Ken Moelis became the CEO of Moelis & Company (NYSE:MC) in 2007, and we think it's a good time to look at the executive's compensation against the backdrop of overall company performance. This analysis will also evaluate the appropriateness of CEO compensation when taking into account the earnings and shareholder returns of the company.
Comparing Moelis & Company's CEO Compensation With the industry
According to our data, Moelis & Company has a market capitalization of US$2.3b, and paid its CEO total annual compensation worth US$5.1m over the year to December 2019. Notably, that's a decrease of 42% over the year before. We think total compensation is more important but our data shows that the CEO salary is lower, at US$400k.
On comparing similar companies from the same industry with market caps ranging from US$1.0b to US$3.2b, we found that the median CEO total compensation was US$5.7m. From this we gather that Ken Moelis is paid around the median for CEOs in the industry. Moreover, Ken Moelis also holds US$29m worth of Moelis stock directly under their own name, which reveals to us that they have a significant personal stake in the company.
On an industry level, around 15% of total compensation represents salary and 85% is other remuneration. Moelis sets aside a smaller share of compensation for salary, in comparison to the overall industry. It's important to note that a slant towards non-salary compensation suggests that total pay is tied to the company's performance.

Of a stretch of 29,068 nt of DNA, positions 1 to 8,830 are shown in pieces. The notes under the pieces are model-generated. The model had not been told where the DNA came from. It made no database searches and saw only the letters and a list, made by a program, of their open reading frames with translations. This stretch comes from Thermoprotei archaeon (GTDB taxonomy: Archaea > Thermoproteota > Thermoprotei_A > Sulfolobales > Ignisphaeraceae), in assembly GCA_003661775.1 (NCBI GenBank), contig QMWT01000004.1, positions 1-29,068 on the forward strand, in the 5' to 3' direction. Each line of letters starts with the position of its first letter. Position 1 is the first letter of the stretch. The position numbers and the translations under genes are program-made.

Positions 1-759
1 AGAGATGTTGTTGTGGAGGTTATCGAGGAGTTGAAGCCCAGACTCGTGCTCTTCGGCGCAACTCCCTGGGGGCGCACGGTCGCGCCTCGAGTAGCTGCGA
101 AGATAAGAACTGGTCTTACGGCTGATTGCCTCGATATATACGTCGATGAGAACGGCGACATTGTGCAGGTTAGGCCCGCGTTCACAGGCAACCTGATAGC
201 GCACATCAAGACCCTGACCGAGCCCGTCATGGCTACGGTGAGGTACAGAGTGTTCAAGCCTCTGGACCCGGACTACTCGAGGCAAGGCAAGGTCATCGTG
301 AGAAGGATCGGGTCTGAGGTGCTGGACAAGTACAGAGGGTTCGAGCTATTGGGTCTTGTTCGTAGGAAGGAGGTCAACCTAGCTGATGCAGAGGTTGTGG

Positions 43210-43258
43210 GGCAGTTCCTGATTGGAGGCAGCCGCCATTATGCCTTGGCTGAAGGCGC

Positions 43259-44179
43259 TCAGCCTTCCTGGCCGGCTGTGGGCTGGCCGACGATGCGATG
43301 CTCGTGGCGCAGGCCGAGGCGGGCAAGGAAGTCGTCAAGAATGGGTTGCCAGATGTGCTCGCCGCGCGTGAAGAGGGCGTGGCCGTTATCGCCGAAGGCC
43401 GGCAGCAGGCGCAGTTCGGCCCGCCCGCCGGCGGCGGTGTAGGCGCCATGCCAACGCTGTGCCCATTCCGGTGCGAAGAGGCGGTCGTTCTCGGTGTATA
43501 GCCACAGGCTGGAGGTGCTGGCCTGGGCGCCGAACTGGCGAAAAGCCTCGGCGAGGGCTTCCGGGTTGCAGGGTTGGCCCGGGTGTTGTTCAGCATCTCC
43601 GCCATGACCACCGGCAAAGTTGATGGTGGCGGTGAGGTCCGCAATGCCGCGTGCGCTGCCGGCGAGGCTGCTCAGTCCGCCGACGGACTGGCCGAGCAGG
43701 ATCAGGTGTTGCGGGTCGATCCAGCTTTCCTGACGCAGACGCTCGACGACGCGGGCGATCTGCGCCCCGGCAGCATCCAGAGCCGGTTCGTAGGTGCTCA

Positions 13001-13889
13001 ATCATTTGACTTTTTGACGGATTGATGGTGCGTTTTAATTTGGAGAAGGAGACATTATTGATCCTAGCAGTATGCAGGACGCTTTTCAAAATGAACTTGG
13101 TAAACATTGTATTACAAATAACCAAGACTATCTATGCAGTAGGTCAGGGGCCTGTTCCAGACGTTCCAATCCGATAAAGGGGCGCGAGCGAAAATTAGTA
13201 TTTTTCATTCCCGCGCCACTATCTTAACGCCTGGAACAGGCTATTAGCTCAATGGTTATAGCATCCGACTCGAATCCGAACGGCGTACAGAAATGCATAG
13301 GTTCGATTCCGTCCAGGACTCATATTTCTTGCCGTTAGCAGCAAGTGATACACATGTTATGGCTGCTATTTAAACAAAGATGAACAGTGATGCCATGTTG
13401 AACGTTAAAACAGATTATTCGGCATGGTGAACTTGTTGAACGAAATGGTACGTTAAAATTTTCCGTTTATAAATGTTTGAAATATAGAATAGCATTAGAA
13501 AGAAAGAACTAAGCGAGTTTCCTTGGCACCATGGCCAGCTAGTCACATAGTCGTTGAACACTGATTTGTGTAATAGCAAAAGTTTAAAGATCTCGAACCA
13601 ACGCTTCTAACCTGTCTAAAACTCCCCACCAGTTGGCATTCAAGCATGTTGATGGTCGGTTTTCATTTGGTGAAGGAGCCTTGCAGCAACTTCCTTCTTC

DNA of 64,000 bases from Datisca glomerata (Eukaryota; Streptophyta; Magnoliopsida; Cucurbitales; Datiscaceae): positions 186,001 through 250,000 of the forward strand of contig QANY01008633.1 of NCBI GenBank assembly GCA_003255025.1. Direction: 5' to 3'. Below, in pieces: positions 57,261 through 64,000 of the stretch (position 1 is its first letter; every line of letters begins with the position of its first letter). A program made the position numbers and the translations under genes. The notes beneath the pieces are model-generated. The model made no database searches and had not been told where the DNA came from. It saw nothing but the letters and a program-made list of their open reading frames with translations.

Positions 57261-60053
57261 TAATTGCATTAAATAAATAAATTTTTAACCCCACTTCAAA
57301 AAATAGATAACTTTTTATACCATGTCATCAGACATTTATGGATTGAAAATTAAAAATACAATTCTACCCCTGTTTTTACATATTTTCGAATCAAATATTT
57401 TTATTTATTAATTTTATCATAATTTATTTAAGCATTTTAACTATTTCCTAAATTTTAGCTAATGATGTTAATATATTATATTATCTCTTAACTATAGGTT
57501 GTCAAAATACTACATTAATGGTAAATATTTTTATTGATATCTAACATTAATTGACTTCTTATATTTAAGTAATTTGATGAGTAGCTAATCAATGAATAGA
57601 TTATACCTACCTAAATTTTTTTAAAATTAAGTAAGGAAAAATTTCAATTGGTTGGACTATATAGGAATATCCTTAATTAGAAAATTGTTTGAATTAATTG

Moelis & Company's Growth
Moelis & Company has reduced its earnings per share by 12% a year over the last three years. It achieved revenue growth of 4.2% over the last year.
Overall this is not a very positive result for shareholders. And the modest revenue growth over 12 months isn't much comfort against the reduced EPS. So given this relatively weak performance, shareholders would probably not want to see high compensation for the CEO. Looking ahead, you might want to check this free visual report on analyst forecasts for the company's future earnings..
Has Moelis & Company Been A Good Investment?
Moelis & Company has not done too badly by shareholders, with a total return of 4.7%, over three years. But they probably wouldn't be so happy as to think the CEO should be paid more than is normal, for companies around this size.
As we touched on above, Moelis & Company is currently paying a compensation that's close to the median pay for CEOs of companies belonging to the same industry and with similar market capitalizations. Moelis has had a poor showing when it comes to EPS growth, and it's tough to say that shareholder returns have done much to excite us. This doesn't compare well with CEO compensation, which is largely in line with the industry median. Considering all of this, we can't say the CEO is underpaid, and moving forward shareholders will likely want to see higher growth to justify any raise.
We can learn a lot about a company by studying its CEO compensation trends, along with looking at other aspects of the business. We did our research and identified 5 warning signs (and 1 which makes us a bit uncomfortable) in Moelis we think you should know about.
Switching gears from Moelis, if you're hunting for a pristine balance sheet and premium returns, this free list of high return, low debt companies is a great place to look.
This article by Simply Wall St is general in nature. It does not constitute a recommendation to buy or sell any stock, and does not take account of your objectives, or your financial situation. We aim to bring you long-term focused analysis driven by fundamental data. Note that our analysis may not factor in the latest price-sensitive company announcements or qualitative material. Simply Wall St has no position in any stocks mentioned.
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